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The Lion, the Wolf, and the Fox

The Lion, the Wolf, and the Fox

A LION, growing old, lay sick in his cave. All the beasts came to visit their king, except the Fox. The Wolf therefore, thinking that he had a capital opportunity, accused the Fox to the Lion of not paying any respect to him who had the rule over them all and of not coming to visit him. At that very moment the Fox came in and heard these last words of the Wolf. The Lion roaring out in a rage against him, the Fox sought an opportunity to defend himself and said, "And who of all those who have come to you have benefited you so much as I, who have traveled from place to place in every direction, and have sought and learnt from the physicians the means of healing you?" The Lion commanded him immediately to tell him the cure, when he replied, "You must flay a wolf alive and wrap his skin yet warm around you." The Wolf was at once taken and flayed; whereon the Fox, turning to him, said with a smile, "You should have moved your master not to ill, but to good, will."



The Lion, the Wolf, and the Fox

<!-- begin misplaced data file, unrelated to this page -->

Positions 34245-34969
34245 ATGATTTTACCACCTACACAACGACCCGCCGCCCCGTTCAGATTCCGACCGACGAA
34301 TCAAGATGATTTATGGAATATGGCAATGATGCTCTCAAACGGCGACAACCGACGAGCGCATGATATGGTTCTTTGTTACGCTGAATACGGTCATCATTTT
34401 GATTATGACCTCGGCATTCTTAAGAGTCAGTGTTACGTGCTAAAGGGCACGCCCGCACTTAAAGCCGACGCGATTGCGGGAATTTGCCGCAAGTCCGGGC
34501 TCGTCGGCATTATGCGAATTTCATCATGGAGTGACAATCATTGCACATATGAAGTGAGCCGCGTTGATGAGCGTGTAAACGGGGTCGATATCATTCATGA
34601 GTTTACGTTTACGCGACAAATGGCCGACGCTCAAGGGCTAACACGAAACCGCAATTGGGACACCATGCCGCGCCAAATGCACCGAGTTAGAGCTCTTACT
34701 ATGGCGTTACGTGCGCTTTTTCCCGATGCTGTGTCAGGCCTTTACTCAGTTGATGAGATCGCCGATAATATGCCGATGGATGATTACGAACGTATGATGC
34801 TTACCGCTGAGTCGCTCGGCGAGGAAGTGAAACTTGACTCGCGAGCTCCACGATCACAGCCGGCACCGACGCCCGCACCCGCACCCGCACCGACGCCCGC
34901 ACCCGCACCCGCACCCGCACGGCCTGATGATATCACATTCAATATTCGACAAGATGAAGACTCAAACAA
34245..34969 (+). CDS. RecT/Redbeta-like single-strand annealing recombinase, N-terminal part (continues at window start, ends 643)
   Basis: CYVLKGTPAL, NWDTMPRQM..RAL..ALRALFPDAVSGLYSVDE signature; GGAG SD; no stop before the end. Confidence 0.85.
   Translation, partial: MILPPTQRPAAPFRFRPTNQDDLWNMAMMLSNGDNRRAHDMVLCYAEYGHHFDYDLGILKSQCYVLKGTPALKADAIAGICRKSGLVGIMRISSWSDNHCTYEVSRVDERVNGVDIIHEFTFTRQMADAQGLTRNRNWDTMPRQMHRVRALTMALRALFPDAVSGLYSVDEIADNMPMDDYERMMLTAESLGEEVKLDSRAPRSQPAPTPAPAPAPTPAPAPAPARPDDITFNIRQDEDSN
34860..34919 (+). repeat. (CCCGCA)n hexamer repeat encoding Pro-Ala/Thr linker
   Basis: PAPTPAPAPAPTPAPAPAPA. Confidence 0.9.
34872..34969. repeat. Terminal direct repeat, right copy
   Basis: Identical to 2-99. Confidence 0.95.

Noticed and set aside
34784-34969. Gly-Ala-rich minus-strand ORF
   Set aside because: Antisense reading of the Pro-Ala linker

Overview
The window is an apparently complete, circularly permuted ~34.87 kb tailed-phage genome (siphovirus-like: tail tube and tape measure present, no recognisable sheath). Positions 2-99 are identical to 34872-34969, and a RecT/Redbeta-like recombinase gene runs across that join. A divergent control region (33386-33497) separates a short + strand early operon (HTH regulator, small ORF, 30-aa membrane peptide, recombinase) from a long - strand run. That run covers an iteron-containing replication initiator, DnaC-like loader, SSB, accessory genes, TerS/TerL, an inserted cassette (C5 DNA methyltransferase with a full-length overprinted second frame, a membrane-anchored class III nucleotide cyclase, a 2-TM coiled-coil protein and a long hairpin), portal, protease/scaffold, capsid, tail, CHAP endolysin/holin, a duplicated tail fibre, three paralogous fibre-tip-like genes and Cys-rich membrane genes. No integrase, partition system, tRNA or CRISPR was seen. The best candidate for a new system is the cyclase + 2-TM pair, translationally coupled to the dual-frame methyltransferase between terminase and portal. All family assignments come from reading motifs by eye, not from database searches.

A Lion, infirm with age, lay sick in his den, and all the beasts of the forest came to inquire after his health with the exception of the Fox. The Wolf thought this was a good opportunity for paying off old scores against the Fox, so he called the attention of the Lion to his absence, and said, "You see, sire, that we have all come to see how you are except the Fox, who hasn't come near you, and doesn't care whether you are well or ill." Just then the Fox came in and heard the last words of the Wolf. The Lion roared at him in deep displeasure, but he begged to be allowed to explain his absence, and said, "Not one of them cares for you so much as I, sire, for all the time I have been going round to the doctors and trying to find a cure for your illness." "And may I ask if you have found one?" said the Lion. "I have, sire," said the Fox, "and it is this: you must flay a Wolf and wrap yourself in his skin while it is still warm." The Lion accordingly turned to the Wolf and struck him dead with one blow of his paw, in order to try the Fox's prescription; but the Fox laughed and said to himself, "That's what comes of stirring up ill-will."